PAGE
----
Prior to discussing Paul’s prayer in 2 Thessalonians 1, Carson talks about the framework that Paul had in mind. Here are a few of his thoughts…
By and large our thanksgiving seems to be tied rather tightly to our material well-being and comfort. The unvarnished truth is that what we most frequently give thanks for betrays what we most highly value. If a large percentage of our thanksgiving is for material prosperity, it is because we value material prosperity proportionately. p.41
If in our prayers we are to develop a mental framework analogous to Paul’s, we must look for signs of grace in the lives of Christians, and give God thanks for them…. The specific elements in his thanksgiving show the framework of values he brings to his intercession – and we urgently need to develop the same framework. p.44
Part of what Paul has in mind, as he prays, is this fundamental orientation to the end of the age, to the vindication of God’s people and to God’s retribution on the (ungodly)… If we do not aim for the new heaven and the new earth, many of our values and decisions in this world will be myopic, unworthy, tarnished, fundamentally wrong-headed. To put the matter bluntly: can biblical spirituality long survive where Christians are not oriented to the world to come? And in this context, can we expect to pray aright unless we are oriented to the world to come? p.50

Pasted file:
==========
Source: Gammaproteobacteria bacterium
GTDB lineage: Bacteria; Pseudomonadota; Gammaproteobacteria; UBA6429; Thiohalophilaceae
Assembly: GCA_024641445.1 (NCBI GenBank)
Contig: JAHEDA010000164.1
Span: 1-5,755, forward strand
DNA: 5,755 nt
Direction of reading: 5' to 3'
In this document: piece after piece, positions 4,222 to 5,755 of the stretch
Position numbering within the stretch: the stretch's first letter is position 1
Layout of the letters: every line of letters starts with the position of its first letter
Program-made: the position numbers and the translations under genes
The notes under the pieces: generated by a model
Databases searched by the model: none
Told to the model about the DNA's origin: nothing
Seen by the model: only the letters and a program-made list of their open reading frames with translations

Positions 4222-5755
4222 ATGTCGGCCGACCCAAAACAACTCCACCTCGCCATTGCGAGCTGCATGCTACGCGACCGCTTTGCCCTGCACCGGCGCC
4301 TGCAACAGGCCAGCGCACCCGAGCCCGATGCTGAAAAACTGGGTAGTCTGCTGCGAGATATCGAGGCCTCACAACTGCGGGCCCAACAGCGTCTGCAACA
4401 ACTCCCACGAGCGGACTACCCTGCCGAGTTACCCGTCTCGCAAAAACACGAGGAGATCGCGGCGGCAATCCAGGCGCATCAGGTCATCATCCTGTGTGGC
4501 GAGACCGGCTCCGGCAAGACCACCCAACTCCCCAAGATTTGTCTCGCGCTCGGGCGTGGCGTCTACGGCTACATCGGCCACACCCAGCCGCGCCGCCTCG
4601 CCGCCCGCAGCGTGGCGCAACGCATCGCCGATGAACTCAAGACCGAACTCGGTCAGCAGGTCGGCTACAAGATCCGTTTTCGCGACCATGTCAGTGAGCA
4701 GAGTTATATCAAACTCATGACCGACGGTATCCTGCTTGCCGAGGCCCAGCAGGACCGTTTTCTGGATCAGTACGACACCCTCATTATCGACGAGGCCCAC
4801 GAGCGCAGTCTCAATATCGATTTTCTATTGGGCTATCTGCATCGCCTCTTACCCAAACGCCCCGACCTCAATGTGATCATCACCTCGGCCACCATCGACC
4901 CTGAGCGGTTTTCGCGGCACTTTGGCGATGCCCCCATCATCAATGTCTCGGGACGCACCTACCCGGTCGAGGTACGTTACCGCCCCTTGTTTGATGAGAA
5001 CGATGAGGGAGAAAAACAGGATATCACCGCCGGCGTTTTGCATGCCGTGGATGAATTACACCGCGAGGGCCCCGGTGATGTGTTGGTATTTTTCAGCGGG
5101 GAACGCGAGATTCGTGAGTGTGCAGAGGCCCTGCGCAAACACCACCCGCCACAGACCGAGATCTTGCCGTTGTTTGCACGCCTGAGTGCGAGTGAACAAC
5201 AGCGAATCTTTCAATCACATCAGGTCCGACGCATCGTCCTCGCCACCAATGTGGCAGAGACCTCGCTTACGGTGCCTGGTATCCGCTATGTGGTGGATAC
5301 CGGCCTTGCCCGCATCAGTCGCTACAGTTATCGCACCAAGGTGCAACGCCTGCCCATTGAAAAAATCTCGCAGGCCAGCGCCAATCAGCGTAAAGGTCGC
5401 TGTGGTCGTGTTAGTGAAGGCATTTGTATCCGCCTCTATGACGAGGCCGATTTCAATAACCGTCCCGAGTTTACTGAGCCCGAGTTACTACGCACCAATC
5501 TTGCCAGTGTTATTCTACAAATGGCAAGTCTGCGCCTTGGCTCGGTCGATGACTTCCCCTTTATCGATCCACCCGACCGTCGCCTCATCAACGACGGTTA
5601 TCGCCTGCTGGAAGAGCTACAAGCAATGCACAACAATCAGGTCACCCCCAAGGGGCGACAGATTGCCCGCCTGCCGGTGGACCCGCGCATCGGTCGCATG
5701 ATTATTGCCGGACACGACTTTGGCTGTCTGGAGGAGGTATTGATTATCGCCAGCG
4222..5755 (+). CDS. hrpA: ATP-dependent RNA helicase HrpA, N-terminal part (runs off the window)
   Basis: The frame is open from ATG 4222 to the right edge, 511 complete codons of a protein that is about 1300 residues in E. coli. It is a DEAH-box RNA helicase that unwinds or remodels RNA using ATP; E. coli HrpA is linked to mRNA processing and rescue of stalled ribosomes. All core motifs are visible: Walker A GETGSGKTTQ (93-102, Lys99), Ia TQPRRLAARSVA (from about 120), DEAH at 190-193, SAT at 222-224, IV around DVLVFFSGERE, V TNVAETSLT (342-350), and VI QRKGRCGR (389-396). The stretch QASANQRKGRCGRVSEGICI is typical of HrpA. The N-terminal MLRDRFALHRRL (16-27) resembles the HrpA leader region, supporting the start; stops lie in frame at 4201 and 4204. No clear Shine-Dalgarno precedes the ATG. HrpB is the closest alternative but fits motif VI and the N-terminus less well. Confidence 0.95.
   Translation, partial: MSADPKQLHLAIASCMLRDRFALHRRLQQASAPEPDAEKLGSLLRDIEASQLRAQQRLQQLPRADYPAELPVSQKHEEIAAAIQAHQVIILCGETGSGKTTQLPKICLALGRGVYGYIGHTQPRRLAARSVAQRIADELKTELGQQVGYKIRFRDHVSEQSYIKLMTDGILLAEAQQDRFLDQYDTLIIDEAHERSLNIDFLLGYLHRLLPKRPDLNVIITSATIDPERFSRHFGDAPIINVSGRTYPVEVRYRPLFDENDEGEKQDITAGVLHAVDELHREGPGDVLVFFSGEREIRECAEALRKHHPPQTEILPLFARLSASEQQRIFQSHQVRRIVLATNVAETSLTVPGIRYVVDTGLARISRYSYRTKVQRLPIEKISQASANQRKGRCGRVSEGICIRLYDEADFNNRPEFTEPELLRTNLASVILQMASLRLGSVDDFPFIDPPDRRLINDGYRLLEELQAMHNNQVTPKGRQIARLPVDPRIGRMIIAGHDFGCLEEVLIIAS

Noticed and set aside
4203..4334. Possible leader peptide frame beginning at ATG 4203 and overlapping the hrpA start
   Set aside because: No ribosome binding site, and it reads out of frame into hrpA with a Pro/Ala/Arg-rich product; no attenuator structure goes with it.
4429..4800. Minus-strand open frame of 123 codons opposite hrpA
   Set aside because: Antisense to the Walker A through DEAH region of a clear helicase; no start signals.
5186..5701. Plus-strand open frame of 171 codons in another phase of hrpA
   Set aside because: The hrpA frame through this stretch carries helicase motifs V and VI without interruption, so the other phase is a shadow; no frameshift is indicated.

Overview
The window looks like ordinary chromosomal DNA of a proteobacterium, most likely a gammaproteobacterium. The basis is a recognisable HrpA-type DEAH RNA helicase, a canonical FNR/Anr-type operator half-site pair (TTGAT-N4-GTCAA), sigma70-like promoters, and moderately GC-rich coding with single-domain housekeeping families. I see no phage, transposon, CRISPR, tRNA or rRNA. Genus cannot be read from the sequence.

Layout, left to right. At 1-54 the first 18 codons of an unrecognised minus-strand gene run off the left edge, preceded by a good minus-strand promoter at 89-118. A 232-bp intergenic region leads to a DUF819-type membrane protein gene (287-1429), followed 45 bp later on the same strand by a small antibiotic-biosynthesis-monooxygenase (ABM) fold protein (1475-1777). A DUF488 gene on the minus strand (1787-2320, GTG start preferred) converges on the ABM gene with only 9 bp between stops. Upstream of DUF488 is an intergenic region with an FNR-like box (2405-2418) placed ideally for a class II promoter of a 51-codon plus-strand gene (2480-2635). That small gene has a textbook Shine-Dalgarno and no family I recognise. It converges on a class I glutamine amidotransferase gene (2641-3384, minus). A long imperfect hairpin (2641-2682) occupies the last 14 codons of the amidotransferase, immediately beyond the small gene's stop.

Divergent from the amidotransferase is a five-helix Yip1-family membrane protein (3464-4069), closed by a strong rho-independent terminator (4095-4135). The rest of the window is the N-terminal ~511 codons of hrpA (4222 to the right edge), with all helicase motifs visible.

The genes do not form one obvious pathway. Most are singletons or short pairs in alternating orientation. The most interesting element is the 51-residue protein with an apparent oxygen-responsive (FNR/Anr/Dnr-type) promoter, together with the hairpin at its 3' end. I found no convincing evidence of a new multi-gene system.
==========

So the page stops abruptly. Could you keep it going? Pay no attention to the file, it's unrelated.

My Comments: 1) As we observe signs of grace in other people and give God thanks for them it seems like it would be a good idea to let those people know how we see God at work in their lives – as a way of encouraging them.
2) There is an old expression that states, “Don’t be so heavenly minded that you are of no earthly good.” Clever and catchy cliché – the only problem is that these words are unbiblical. Our hope for the future ought to fuel not only our praying but also everything about the way that we live. It is because we have a future that makes our present joyfully bearable.
I’m just sayin’!